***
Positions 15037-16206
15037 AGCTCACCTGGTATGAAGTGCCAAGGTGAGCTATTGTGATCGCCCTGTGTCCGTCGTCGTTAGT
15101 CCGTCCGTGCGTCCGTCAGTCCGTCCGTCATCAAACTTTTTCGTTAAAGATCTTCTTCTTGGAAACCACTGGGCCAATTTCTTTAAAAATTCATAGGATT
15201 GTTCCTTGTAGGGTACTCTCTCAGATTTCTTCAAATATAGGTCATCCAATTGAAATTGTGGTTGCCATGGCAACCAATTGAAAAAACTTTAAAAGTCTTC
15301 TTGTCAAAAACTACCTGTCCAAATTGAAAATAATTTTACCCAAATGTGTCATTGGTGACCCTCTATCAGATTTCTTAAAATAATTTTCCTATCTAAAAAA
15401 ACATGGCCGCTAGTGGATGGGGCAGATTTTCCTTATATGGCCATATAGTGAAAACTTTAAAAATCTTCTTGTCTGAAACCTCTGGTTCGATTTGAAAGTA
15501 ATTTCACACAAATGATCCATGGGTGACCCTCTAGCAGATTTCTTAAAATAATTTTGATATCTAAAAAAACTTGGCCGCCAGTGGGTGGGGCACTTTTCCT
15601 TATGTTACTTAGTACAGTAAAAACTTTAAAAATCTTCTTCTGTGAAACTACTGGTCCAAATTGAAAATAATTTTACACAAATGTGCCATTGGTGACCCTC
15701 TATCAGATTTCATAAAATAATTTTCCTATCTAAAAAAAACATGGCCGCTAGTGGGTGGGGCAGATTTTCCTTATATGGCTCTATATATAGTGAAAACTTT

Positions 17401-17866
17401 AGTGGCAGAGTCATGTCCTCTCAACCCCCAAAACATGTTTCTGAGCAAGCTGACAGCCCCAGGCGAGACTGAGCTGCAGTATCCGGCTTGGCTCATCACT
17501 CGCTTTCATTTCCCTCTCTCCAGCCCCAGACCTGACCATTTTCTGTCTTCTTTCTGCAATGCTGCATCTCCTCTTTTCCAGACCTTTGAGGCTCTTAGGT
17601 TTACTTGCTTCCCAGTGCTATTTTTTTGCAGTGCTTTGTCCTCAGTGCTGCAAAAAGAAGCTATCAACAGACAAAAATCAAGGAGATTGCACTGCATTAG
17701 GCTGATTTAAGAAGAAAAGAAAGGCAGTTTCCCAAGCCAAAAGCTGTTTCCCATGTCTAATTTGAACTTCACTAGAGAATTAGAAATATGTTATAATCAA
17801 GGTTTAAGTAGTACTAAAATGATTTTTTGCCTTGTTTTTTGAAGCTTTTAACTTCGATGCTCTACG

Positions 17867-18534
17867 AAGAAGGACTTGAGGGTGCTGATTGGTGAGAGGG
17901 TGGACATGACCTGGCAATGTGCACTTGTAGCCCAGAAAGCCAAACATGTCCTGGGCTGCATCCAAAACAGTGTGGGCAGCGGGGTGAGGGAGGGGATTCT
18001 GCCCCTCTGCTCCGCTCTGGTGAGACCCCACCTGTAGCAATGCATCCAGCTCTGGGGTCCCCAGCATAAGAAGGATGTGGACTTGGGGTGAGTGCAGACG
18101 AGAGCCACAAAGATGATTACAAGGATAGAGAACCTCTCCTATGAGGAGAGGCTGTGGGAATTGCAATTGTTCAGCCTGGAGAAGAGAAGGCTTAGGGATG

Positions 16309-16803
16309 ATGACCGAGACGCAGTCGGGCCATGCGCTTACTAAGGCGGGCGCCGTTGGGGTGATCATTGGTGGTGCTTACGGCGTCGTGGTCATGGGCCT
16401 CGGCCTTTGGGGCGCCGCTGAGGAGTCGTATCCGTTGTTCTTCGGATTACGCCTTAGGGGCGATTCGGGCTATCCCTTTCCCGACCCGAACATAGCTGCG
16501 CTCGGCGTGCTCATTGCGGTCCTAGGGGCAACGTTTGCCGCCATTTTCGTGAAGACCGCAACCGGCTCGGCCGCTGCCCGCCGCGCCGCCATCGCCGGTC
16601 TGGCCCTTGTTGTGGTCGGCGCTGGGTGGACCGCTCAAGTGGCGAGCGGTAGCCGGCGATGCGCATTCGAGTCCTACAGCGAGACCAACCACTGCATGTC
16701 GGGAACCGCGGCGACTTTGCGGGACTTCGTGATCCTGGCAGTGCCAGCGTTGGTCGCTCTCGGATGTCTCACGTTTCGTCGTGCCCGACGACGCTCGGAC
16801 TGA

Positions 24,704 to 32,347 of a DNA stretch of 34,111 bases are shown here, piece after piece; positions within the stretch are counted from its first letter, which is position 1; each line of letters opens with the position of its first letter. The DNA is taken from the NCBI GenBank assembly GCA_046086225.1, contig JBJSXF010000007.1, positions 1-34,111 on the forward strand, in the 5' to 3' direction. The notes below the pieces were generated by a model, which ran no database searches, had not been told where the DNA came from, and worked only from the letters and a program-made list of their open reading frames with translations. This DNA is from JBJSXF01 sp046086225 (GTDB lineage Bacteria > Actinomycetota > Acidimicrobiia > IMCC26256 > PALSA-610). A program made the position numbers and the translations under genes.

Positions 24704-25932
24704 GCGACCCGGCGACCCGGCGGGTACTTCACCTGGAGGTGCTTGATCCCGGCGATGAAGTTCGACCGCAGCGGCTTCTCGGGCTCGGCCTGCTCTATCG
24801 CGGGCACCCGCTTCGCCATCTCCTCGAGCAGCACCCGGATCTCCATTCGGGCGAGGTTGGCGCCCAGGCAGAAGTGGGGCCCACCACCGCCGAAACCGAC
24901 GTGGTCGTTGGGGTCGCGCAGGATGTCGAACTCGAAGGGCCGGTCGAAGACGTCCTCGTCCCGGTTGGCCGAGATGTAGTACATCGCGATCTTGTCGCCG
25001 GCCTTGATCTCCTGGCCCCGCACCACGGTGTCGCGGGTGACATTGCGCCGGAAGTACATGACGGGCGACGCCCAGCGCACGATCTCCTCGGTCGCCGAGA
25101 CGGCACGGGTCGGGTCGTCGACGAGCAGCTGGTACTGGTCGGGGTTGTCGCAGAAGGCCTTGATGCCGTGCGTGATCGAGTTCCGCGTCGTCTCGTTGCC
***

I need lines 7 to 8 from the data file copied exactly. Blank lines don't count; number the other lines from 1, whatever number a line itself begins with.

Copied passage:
15501 ATTTCACACAAATGATCCATGGGTGACCCTCTAGCAGATTTCTTAAAATAATTTTGATATCTAAAAAAACTTGGCCGCCAGTGGGTGGGGCACTTTTCCT
15601 TATGTTACTTAGTACAGTAAAAACTTTAAAAATCTTCTTCTGTGAAACTACTGGTCCAAATTGAAAATAATTTTACACAAATGTGCCATTGGTGACCCTC